Among the deluge of content, celebrities have been using their platforms to entertain and, sometimes, confound fans.
Many actors, singers, and comedians have been turning to social media to educate their followers on useful hand-washing and isolation procedures. Some have been successfully distracting their fans with fun content, while still others have incurred broad mockery with their attempts.
In the middle of a pandemic where factual information can save lives, many celebrities have used social media platforms for public service announcements (PSAs).
New York Governor Andrew Cuomo enlisted three New York City-based actors — Ben Stiller, Robert DeNiro, and Danny DeVito — to create videos, which he then shared via Twitter. The videos featured the actors explaining the importance of self-isolating, with the 75-year-old DeVito warning that if young people didn’t work to prevent the spread to the elderly, “I’m out of here.”
Many celebrities have used their platforms to share informative videos on proper hand-washing techniques for children. Those have included Kristen Bell, star of “The Good Place” and Disney’s “Frozen,” and R&B pop star Mariah Carey.
Former R.E.M. lead singer Michael Stipe took to Twitter on March 17 to briefly sing his band’s world famous song, “It’s the end of the world as we know It (and I feel fine).”
Stipe followed the song with a message of hope, encouraging his followers to stay at home, wash their hands, stay six feet away from others and “be careful where you get your information from.”
Acknowledging the irony, Stipe advised people to go to CDC.gov to get proper information and not rely on social media for facts.
As Stipe stated, social media is a place where misinformation can spread easily, particularly about COVID-19. It’s also a place where celebrities can earn the ire of users for sending a bad message to fans.
On March 17, “Lost”–actress Evangeline Lilly faced a backlash after posting on Instagram that she had taken her kids to a gymnastics camp, despite calls for isolation. Responding to commentators who took issue with her post that included the hashtag #businessasusual, the actress dismissed concerns about COVID-19, calling it merely a “respiratory flu.”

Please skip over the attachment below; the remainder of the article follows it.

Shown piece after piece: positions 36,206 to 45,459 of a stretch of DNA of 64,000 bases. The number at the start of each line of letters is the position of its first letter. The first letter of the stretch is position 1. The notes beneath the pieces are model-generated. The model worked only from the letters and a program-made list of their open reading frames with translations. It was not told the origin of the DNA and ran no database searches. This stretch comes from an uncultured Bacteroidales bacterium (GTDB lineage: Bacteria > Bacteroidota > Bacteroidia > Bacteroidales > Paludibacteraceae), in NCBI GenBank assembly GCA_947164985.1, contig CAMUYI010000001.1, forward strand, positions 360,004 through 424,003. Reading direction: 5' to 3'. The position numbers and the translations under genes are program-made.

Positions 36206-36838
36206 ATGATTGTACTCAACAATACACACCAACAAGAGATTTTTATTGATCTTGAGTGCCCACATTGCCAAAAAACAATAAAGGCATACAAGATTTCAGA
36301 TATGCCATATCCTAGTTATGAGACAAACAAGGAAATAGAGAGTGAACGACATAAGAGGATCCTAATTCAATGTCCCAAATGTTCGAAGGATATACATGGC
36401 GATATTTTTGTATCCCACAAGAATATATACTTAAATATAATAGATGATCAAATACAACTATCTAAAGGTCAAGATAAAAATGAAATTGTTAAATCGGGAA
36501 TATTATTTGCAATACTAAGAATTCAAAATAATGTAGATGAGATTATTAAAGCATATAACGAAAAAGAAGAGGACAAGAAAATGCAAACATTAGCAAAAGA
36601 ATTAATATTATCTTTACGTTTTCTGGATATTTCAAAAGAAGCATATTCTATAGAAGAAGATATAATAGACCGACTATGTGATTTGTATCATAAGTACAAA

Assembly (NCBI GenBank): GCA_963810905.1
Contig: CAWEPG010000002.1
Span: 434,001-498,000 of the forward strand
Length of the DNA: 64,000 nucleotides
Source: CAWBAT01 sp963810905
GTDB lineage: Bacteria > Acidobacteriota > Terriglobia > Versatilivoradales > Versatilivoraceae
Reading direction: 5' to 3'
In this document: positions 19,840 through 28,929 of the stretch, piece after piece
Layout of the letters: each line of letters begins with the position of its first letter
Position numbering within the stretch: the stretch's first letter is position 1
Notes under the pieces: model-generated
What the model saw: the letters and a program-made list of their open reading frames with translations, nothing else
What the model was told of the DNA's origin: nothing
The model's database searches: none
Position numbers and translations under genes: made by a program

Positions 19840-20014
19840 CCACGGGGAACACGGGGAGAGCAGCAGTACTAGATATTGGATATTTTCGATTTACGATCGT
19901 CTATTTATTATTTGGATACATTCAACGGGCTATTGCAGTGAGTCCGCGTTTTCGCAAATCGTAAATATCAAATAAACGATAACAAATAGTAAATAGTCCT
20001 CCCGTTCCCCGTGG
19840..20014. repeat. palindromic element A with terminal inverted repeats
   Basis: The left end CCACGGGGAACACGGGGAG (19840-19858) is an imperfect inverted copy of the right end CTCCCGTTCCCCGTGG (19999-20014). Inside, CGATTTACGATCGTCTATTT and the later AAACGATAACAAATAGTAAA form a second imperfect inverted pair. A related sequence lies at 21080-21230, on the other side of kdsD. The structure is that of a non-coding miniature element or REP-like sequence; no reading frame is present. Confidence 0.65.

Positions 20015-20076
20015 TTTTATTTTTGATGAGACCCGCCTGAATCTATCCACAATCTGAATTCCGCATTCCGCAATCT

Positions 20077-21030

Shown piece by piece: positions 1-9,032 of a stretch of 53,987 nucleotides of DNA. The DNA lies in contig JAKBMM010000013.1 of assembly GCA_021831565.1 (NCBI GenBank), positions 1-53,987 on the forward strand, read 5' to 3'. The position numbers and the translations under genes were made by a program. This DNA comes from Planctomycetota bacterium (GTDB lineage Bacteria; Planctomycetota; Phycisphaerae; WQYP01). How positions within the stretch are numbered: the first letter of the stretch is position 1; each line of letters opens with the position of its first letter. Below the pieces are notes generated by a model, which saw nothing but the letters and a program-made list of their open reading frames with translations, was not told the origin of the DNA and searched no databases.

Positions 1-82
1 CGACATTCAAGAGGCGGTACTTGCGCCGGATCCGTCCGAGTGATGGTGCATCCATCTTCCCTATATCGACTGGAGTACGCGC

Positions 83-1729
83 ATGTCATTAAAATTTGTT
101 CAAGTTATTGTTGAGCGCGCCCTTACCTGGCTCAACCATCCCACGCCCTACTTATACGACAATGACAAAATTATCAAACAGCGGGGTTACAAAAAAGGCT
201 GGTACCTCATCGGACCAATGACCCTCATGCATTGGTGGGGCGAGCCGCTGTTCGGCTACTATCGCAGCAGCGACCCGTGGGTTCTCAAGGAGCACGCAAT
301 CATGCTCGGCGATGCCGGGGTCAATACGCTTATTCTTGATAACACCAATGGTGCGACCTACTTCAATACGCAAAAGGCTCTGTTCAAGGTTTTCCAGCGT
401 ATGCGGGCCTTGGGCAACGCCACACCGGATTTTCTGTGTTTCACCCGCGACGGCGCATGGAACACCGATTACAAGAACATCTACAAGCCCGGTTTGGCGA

Lilly also said she would not be self-isolating, despite living with her father who had stage 4 leukemia. “Some people value their lives over freedom,” Lilly said, “some people value freedom over their lives. We all make our choices.”
Actress Vanessa Hudgens also received a swift backlash after a video of her talking about the coronavirus spread across social media. In an Instagram Live video, the actress downplayed the severity of the virus. Many took issue with her saying, “Even if everybody gets it, like, yeah, people are gonna die, which is terrible but, like, inevitable?”
A day after she posted the video to Instagram, she responded with an apology post on Twitter, saying, “I realize my words were insensitive and not at all appropriate for the situation our country and the world are in right now.”
Probably the one of the most ridiculed of COVID-19 celebrity responses was posted by “Wonder Woman” actress Gal Gadot.
On Thursday, March 19, Gadot posted a video to her Instagram in which she says days of quarantine have gotten her “feeling a bit philosophical.” After discussing her thoughts, she launches into an a cappella version of John Lennon’s “Imagine.”
The clip then cuts away to dozens of other isolated celebrities, each singing a line or two of the song. Among the famous faces are Jimmy Fallon, host of “The Tonight Show,” Oscar-winning actress Amy Adams, “Game of Thrones” actor Pedro Pascal and jazz singer Norah Jones.
The well-intentioned video immediately generated mockery, including parody videos, humorous remixes and the general consensus that the singalong was “cringy.”
Celebrities and PSAs go back generations well before the rise of social media, with the famous frequently uniting to talk, or sing, about various causes.
Their efforts, however, have not always been well received.
One of the most famous instances occurred in the 1980s. Dozens of world-famous singers, including Bono, George Michael, Paul McCartney and David Bowie, sang on the charity single, “Do They Know It’s Christmas?” to raise money for victims of famine in Ethiopia. The successful venture raised US$14 million for famine relief.
Still, many have called the song and its lyrical content terrible, including one of its co-creators, Bob Geldof.
Celebrity PSAs and parodies of such videos have become so ubiquitous that many causes have started parodying PSAs in their own celebrity-filled videos.
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